WCRC Taipei Roast Profile

Takumi Sakamoto of Brut coffee single origin roast profile in world coffee roasting championship 2019 Taipei
This blog post may contain many technical words.
And profile written on this blog is not a recommendation.
Please do your own research.


I had the pleasure to participate in the world coffee roasting championship 2019 in Taipei. 

This competition challenged me in every aspect of the coffee chain from green bean to roasting, blending to cupping (tasting).

I came 15th overall. No need to say I was disappointed with the results, but I was still very happy with my performance. After all, it's not that bad to be in the world top 15 coffee roasters ; )

The rules are similar to the National competition and you can find all the details in this previous posts if you are interested.

Here, I would like to share my profile and theory I used in the world stage.

Practice roast

Roaster: Giesen W6A

We were only given 40 minutes to practice in the production roaster. I decided to use the highest airflow (180Pa), 41Hz (61RPM) drum speed, and 2kg batch size.

Using a small batch size and high airflow means that I can better utilise the convection heat (Heated Air) rather than conduction heat (Direct heat from the drum). In theory, I could fully control the roast profile with the right gas adjustment based on exhaust temperature RoR (rate of rise).

The competition roaster Giesen W6A is amazing at developing the coffee from the momentum energy stored in thick cast iron drum. I struggled to control the energy and stabilize the starting drum temperature. During the practice roast, I pulled off 2 batches. None of them were good profiles, but I got enough data to come up with a better roast profile for the competition roast.

Competition roast

Kenya AA

We didn't get any information about this coffee, but looking at the screen size and flavor notes from the samples roast, it was undoubtedly a Kenya AA.

  • Origin: Kenya AA (assumed)
  • Moisture: 10.3%
  • Density: 830g/l
Here is my roast plan:
  • Start Temperature: 190C
  • End Temperature: 198C
  • Development time: 1:35
  • Color: 84
  • Start weight: 2000g
  • End weight: 1840g



I charged at 190C and 80% Gas setting to create a high Delta T (Temperature difference between beans and drum), to ensure an efficient heat transfer.



I decreased the gas setting gradually to match the bean RoR (rate of rise curve) and exhaust temperature for my profile.

In this case, bean RoR 5.5C/30secs when I hit 1st crack at 185C to reach 198C in 1min35secs as per my roast plan.

The first roast wasn't too bad, but I didn't hit the end temperature to my plan.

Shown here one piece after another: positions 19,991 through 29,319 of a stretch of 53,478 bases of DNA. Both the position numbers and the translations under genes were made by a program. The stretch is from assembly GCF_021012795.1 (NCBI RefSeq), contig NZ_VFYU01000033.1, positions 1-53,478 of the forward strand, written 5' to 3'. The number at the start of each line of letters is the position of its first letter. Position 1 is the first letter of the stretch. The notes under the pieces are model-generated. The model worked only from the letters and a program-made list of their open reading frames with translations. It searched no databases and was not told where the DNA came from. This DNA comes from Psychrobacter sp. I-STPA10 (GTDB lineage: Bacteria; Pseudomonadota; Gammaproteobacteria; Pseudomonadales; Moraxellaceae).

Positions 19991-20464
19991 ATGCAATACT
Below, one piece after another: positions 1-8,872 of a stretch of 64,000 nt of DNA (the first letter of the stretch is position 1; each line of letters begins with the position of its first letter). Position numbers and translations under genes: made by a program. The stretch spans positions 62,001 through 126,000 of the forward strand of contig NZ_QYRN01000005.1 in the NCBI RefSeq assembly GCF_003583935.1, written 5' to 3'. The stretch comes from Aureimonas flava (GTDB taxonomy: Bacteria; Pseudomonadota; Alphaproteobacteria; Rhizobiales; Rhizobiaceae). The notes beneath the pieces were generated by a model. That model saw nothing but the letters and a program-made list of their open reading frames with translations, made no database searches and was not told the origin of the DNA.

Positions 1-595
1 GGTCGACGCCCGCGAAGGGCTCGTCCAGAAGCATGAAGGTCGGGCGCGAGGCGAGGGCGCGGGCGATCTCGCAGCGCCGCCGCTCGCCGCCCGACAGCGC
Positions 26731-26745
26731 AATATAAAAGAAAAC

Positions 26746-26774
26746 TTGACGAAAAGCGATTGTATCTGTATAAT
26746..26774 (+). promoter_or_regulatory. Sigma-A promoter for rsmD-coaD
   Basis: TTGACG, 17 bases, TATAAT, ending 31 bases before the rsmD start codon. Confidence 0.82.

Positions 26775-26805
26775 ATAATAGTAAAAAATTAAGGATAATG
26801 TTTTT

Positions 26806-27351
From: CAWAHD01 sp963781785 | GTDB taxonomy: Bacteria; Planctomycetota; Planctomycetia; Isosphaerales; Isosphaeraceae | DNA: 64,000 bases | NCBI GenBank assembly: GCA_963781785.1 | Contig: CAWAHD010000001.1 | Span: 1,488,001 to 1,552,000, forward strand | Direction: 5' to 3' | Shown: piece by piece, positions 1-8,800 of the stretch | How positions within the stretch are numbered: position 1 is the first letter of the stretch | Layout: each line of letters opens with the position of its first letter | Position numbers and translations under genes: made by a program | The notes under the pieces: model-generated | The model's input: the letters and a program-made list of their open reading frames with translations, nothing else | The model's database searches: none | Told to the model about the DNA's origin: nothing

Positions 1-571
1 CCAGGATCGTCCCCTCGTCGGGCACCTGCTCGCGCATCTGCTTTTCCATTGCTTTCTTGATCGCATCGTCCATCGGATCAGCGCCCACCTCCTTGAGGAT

In my 2nd attempt, I hit all the numbers following my roast plan.

My prediction on this roast was very light and fully developed. I wanted to accentuate the Kenyan acidity and sweetness while keeping it well balanced from the full development. 



What the judges say?

  • Aroma: 7-7.5 Lemon, nutty
  • Flavor: 7-7.25 Cane sugar, Lime, Caramel
  • Aftertaste: 6.5-7 Tanning, dry, astringent
  • Acidity: 6.75-7.25 Lemon, plum, malic
  • Body: 6.5-7 Thin, tea-like
  • Sweetness: 6.75-7.25 Cane sugar, mellow
  • Balance: 6.75-7 Not complex, unbalanced


Oh well, that's not what I wanted to achieve...


What I could have done differently?


When I look at this profile now, I feel that the exhaust temperature is a bit too high and the total roast length maybe too quick. If I could do it again, I would use a lower charge temperature or lower gas setting to extend the roast length and keep the bean RoR curve to be slightly lower. The end temperature could be 196-197C. 

In short, longer roast length, and gentler heat.

I would also spend some time experimenting with different drum pressures. I had seen most of the competitors used 100-120Pa. I have yet to fully understand the effect of the drum pressure to the cup quality in this roaster. 


When I blind cupped all the competitor's coffee, none of the single-origin roast showed sparkly bright acidity. More than half of the coffees were rather dark and showed roasty aftertaste.


I would have liked to taste my sample production roast so that I could have adjusted my roast curve. Having said that, we were all on the same page. Hats off to all the competitors, especially the top 3 winners achieving the best tasting profile in this tough condition.


Please check out the profiles from the top 3 here.


I would love to know their approach in detail. 





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